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Publication Detail
Isotropic myosin-generated tissue tension is required for the dynamic orientation of the mitotic spindle.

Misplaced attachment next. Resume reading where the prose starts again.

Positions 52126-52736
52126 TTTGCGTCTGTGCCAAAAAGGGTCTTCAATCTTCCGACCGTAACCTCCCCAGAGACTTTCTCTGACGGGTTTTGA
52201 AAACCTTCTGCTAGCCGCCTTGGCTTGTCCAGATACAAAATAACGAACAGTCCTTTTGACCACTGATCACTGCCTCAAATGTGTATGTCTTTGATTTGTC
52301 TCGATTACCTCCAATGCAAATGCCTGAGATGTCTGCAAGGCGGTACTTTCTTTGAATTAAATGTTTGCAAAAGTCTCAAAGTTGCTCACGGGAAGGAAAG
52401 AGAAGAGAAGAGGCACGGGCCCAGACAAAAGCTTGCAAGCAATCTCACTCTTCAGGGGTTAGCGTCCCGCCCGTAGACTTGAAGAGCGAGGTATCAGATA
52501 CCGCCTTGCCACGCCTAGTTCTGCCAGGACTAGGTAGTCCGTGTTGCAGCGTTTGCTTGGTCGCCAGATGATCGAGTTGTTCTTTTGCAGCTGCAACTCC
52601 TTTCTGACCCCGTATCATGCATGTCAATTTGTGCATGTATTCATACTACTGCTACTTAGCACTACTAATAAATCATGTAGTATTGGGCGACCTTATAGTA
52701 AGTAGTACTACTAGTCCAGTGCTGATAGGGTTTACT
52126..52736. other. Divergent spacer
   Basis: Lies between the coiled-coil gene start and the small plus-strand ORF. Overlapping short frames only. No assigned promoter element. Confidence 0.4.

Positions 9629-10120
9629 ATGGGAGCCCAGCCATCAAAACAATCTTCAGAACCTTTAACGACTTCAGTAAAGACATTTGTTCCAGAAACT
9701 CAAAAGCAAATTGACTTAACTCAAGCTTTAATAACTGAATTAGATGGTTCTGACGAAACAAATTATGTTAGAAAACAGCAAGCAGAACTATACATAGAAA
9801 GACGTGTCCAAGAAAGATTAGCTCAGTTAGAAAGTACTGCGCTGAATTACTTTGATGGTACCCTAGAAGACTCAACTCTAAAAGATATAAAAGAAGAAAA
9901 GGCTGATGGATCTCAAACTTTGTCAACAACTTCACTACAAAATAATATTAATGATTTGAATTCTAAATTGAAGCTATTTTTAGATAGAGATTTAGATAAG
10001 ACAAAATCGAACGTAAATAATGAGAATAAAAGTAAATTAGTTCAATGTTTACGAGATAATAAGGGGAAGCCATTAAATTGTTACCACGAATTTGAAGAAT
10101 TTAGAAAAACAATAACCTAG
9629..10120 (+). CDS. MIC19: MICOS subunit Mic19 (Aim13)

The ability of cells to divide along their longest axis has been proposed to play an important role in maintaining epithelial tissue homeostasis in many systems. Because the division plane is largely set by the position of the anaphase spindle, it is important to understand how spindles become oriented. While several molecules have been identified that play key roles in spindle orientation across systems, most notably Mud/NuMA and cortical Dynein, the precise mechanism by which spindles detect and align with the long cell axis remain poorly understood. Here, in exploring the dynamics of spindle orientation in mechanically distinct regions of the fly notum, we find that the ability of cells to properly re-orient their divisions depends on local tissue tension. Thus, spindles re-orient to align with the long cell axis in regions where isotropic tension is elevated, but fail to do so in elongated cells within the crowded midline, where tension is low, or in regions that have been mechanically isolated from the rest of the tissue via laser ablation. Importantly, these differences in spindle behaviour outside and inside the midline can be recapitulated by corresponding changes in tension induced by perturbations that alter non-muscle Myosin II activity. These data lead us to propose that isotropic tension within an epithelium provides cells with a mechanically stable substrate upon which localised cortical motor complexes can act on astral microtubules to orient the spindle.
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